For Luba, the main purpose of saving is to have peace of mind in the short term and the ability to tackle future projects in the long term. "I have a savings account and a TFSA, which I contribute to monthly. My strategy is to cover my expenses, which are pretty much the same every month, and save the rest."

There are as many saving strategies as there are workers. The important thing is to find what best suits your needs and reality.

"Many self-employed individuals—especially those just starting out—need liquidity, which can be an issue. It makes automatic saving more difficult," says Millette. "If you're in this boat, start by building a financial cushion. Then, you can automate your savings while knowing you have the means to get through possible slow periods."

Saving as a couple

Julie admits that her personal situation has greatly influenced her professional decisions. "My spouse has a steady job and good working conditions. So, for our retirement, we decided that he'd contribute to an RRSP on my behalf. His steady income compensates for my fluctuating revenues, which are never guaranteed. Since we have children, having that stability is reassuring. We also look for concrete projects that will encourage us to save, like buying an office for my private practice."

Saving together can be a very beneficial strategy for couples. "If one spouse earns significantly more than the other, the higher-income spouse can contribute to their partner's RRSP. It's known as a change of ownership. Once a few years have passed, those RRSP contributions become part of the lower-income spouse's taxable income," says Millette.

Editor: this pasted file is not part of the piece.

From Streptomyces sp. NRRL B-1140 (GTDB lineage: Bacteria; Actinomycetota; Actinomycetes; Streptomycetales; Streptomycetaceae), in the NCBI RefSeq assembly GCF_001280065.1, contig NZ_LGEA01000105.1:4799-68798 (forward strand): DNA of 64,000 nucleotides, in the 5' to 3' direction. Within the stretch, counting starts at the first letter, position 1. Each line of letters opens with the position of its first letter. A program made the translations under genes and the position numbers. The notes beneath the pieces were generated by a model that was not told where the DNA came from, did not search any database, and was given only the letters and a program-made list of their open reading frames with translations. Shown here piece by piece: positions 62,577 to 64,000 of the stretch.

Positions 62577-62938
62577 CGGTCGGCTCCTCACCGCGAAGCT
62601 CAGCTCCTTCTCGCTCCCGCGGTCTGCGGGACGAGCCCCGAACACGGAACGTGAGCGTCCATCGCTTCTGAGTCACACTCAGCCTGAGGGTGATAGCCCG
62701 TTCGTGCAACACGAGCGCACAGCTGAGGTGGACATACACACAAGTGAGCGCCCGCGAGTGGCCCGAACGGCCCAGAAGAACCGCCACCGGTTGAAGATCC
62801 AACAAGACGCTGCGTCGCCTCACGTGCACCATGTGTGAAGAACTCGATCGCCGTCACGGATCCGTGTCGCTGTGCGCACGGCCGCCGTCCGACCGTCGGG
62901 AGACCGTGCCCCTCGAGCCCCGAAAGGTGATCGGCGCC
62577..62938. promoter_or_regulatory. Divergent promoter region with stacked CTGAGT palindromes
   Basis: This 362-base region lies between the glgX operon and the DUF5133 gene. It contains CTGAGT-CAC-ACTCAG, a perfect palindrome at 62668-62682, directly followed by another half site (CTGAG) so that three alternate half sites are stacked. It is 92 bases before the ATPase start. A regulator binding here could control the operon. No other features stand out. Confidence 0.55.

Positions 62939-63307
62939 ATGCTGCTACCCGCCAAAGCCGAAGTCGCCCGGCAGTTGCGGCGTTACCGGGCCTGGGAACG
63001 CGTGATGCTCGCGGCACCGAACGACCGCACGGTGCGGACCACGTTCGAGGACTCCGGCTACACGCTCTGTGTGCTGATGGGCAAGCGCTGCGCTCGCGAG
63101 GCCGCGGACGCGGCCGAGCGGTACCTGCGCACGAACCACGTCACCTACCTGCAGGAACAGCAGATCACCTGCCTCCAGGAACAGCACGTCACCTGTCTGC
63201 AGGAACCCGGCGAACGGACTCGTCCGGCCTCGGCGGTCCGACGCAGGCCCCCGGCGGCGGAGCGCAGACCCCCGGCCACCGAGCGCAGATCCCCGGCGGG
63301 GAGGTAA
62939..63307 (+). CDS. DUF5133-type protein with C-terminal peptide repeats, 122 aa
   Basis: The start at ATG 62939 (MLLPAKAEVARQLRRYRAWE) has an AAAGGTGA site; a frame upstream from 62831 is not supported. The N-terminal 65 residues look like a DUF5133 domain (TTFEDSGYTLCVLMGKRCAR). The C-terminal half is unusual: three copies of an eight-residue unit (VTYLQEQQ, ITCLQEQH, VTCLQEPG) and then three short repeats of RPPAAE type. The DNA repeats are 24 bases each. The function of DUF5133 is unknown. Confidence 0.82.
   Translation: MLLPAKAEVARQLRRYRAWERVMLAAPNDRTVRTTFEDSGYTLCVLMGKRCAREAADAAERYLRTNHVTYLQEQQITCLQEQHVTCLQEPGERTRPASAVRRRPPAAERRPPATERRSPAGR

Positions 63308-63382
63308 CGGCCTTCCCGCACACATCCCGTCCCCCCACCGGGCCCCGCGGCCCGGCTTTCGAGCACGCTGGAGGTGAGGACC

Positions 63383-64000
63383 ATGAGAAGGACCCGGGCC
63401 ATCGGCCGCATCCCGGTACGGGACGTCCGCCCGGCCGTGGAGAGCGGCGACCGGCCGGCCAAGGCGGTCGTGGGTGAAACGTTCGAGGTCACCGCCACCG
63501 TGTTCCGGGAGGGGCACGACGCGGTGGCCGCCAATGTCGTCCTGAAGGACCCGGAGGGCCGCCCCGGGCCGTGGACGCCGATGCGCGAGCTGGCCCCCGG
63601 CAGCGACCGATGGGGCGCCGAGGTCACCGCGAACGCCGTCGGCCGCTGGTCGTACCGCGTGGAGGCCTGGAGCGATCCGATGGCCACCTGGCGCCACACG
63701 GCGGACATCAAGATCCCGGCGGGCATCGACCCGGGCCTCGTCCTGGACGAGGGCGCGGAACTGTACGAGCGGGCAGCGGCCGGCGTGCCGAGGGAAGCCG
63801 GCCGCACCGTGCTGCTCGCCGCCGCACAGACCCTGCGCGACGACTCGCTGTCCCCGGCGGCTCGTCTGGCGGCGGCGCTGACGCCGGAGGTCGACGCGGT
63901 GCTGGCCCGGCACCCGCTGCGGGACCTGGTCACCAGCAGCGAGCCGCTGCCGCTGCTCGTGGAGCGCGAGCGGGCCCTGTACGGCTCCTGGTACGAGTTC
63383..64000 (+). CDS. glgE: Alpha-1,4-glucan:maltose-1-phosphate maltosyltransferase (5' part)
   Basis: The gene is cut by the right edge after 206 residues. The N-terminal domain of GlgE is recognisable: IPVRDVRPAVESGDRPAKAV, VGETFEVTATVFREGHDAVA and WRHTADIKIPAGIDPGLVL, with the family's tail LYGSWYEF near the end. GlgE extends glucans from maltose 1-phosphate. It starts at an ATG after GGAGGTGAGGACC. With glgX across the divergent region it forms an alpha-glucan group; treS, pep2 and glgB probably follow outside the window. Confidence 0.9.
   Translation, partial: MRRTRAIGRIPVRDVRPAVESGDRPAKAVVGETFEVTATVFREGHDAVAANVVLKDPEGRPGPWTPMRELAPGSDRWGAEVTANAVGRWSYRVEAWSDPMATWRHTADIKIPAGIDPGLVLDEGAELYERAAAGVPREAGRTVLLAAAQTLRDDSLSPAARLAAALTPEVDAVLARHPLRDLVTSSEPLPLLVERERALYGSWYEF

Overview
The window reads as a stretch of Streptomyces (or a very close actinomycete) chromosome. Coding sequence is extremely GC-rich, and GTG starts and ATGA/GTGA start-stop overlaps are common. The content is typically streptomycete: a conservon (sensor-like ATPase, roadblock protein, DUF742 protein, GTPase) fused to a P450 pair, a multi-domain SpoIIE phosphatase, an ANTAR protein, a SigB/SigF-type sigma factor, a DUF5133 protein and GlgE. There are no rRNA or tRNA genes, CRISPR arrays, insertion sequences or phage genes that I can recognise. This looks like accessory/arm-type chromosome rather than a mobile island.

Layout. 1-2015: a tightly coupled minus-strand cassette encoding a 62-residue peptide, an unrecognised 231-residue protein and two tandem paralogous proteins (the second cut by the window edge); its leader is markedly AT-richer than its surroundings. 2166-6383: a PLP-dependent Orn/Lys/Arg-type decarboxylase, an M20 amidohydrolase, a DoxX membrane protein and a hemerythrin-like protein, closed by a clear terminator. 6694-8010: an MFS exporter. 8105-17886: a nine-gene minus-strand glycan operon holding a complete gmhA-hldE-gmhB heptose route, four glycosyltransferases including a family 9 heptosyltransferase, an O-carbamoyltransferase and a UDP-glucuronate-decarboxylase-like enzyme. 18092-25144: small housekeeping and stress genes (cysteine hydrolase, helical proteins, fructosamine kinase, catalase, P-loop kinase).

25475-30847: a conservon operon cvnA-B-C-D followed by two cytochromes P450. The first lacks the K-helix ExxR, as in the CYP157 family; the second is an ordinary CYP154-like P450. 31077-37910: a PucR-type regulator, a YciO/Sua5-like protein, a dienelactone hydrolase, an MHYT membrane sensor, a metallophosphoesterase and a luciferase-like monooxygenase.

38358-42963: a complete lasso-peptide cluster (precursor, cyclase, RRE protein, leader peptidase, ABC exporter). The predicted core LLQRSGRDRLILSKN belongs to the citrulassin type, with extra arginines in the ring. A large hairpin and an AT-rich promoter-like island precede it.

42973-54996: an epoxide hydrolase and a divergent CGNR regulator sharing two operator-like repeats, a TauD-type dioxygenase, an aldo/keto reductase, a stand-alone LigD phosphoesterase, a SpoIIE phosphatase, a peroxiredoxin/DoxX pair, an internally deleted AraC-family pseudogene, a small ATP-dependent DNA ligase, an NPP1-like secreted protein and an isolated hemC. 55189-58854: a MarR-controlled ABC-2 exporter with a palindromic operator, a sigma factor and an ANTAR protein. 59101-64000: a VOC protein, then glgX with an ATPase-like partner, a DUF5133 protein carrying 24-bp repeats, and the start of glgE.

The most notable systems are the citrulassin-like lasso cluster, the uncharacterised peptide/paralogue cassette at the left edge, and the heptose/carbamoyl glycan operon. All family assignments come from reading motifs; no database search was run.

What to do when you can't save?

Finally, keep in mind that your savings are based on your income and expenses. However, there are tricks that can help you accumulate surplus and save. Making a budget to determine your expenses is a good first step. Can any be eliminated or reduced? In terms of income, do you anticipate any other sources of revenue, like a tax refund? You can also boost your income without increasing your salary. Saving requires a conscious effort, but it's often simpler than you think!

When it comes to saving, make sure your goals are realistic. Accept that a lower income may also mean lower savings. You can always adjust your automatic saving contributions, because putting money aside should be easy—not an extra source of financial stress! Don't hesitate to speak with a personal finance specialist for personalized advice.

*To preserve anonymity, this name has been changed.